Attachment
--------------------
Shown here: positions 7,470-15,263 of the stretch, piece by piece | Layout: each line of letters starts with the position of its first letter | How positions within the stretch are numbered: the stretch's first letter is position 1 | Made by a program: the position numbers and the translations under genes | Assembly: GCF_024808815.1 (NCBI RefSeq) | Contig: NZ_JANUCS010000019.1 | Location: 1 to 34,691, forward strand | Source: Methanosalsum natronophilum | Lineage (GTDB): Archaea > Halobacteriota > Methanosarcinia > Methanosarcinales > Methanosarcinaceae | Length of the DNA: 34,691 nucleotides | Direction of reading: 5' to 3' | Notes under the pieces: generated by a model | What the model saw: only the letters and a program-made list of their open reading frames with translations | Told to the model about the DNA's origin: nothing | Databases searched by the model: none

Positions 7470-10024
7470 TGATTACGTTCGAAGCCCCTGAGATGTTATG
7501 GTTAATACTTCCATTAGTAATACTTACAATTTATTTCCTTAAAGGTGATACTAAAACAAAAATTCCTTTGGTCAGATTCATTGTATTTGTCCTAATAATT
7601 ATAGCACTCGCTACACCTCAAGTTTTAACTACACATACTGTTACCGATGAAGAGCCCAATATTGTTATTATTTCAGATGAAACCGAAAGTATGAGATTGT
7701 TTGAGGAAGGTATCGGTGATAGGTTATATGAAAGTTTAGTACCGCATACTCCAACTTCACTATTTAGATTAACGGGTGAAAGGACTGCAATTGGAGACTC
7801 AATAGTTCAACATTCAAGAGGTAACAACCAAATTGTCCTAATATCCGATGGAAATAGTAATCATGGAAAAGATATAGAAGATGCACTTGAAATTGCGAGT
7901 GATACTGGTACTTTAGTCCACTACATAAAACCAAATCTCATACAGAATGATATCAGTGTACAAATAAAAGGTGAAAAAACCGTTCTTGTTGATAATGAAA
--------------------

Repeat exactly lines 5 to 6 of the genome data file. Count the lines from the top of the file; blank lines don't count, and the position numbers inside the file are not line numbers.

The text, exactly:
7601 ATAGCACTCGCTACACCTCAAGTTTTAACTACACATACTGTTACCGATGAAGAGCCCAATATTGTTATTATTTCAGATGAAACCGAAAGTATGAGATTGT
7701 TTGAGGAAGGTATCGGTGATAGGTTATATGAAAGTTTAGTACCGCATACTCCAACTTCACTATTTAGATTAACGGGTGAAAGGACTGCAATTGGAGACTC